Between bad judgement and the perfect photo

It was only last week, but seems like much longer, when we had back to back days that really amplified and accentuated the types of travel and travellers we have had contact with over our years of travel.

To give a bit of understanding of us, we aren’t terribly interested in the typical places that tourists visit. I will be more interested than Lars, and when we go to places that are on the outer edges for him, it’s a bit of a gamble on whether or not that will be something that he – and I – enjoys.
I really wanted to see Bryce Canyon, and he was much less interested. It wasn’t pulling teeth to have him accompany me. I did spend more time in the park than he. I thought Bryce was absolutely stunning, but; accommodation was incredibly overpriced. Was it worth that expense? ($250+ CDN) I don’t know, I’m still deciding. I think so, but that’s a big financial hit.

On the theme of touristed, written up places, last week, while staying at Lee’s Ferry, we took a day trip to Page Arizona, and Horseshoe Bend. The bend is exactly that, the Colorado River takes a big bend, and the viewpoint is where everyone is concentratted. It was a National Park entry, with caveat. Both the Navajo Nation, and Page had interests; so it cost $10USD to enter. No literature, no explanation, just entry to the sandy, hilly pathway to the bend. Retrospectively, I call it a cash grab.

So, we embarked on this pathway, along with hundreds of other people who had paid their admission fees. It was quite hot, the sandy pathway was a bit of effort; I think a lot of effort for those who either didn’t have proper footwear, or were not used to a strenuous expenditure. Along the way a young Chinese woman fainted in the heat, we offered a bit of help, and suggested that she hydrate, cool down, and she didn’t get better, go to the hospital. So many others along the way looked as though they were struggling.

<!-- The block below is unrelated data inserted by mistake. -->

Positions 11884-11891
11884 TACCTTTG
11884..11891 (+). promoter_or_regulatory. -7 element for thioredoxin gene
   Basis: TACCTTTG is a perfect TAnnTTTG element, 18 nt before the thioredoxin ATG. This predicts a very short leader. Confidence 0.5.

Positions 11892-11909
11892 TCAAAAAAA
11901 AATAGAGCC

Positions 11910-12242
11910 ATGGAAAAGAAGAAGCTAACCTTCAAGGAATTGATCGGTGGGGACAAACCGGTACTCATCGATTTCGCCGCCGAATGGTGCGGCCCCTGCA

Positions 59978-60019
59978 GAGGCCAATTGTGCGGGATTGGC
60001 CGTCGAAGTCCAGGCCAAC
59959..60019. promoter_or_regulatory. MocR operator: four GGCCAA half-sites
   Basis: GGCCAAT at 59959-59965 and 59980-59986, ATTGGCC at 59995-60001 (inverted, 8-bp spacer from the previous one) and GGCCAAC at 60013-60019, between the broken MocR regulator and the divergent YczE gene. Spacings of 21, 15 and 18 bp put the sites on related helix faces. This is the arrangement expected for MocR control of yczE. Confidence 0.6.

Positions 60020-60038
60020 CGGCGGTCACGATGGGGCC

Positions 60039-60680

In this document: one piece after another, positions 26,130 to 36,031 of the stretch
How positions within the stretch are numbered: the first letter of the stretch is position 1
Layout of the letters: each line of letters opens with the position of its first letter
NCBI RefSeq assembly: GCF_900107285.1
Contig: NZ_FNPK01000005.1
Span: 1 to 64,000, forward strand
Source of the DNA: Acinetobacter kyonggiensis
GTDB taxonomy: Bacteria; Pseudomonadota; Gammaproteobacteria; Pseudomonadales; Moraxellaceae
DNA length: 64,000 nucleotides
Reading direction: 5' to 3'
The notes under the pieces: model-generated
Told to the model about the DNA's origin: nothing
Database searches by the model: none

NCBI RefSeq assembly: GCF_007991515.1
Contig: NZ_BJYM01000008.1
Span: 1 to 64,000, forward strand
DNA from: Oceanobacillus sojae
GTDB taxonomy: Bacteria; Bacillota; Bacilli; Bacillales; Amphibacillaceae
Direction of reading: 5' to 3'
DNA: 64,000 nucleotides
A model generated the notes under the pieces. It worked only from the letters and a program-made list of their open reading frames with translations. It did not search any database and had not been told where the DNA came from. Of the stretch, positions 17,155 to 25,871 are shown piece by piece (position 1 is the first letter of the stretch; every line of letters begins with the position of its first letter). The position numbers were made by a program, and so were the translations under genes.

It was maybe a 15 minute walk to the Bend, and it was a gongshow, truly. All these people, so many trying to get that elusive selfie for the benefit of Instagram, showing that they were the only ones at the bend that day. In fact, many people have died at Horseshoe Bend, as although there is a barrier, it is minimal, and the Colorado River massive; people with head off in both directions to find that perfect photo/viewing spot.
It is dramatic for sure, but, the masses of people there looking for the perfect shot, makes it less perfect as a destination, in our humble opinions.

We witnessed a nine or ten year old, Mandarin speaking boy, with iphone in hand, jump from rock to edge. One more leap, and he would have been… That’s how extreme the situation is, it’s the where perfect photo and bad judgement meet. That was so close, we just had to walk away.

The contrast, our next day of travel was, sublime.
After seeing the north rim of the Grand Canyon a few days earlier, we rode our dirt bikes from our campground to the north rim again, via a Bureau of Land Management (BLM) road. But this time, no passes or fees were required. It was about 40kms of blissful dirt road, to the rim of the Grand Canyon.

We met two gentlemen that day, who were camping in separate areas, in their vehicles along the rim. The first fellow we met, Gary, knew much about the area; how in the 50s and 60s, the government considered damming the canyon and pointed out some of the remnants of the cable cars used to survey the area. When we talked about the our experience the previous day at Horseshoe Bend, he said that ten or 15 years ago, we would have had the place to ourselves. Nobody really knew about the place. We all lamented the behaviours brought about by social media. He also talked about a book, Over The Edge: Death in Grand Canyon; which he said was fascinating, though maybe a little morbid.

The second fellow who’s name I don’t recall, seemed very sensitive and I felt he needed the isolation, though he really did approach us. We chatted for a while, and when we parted he was generous in offering his supplies to us. He was kind and took one of the photos of us below.

Both these men chose to interact with us, and these conversations were the most substantial and rewarding ones we had during our camping stays to this point. It was a very special and memorable day, for the men we met, and the way in which we got there.

For the most part, popular and touristy places are off our agenda. What we may miss out on in one place, we have confidence we’ll more than gain in another.

So, I will ramble on, in a future post, more about my thoughts on travel. Stay tuned if you’re interested, and thanks for reading.

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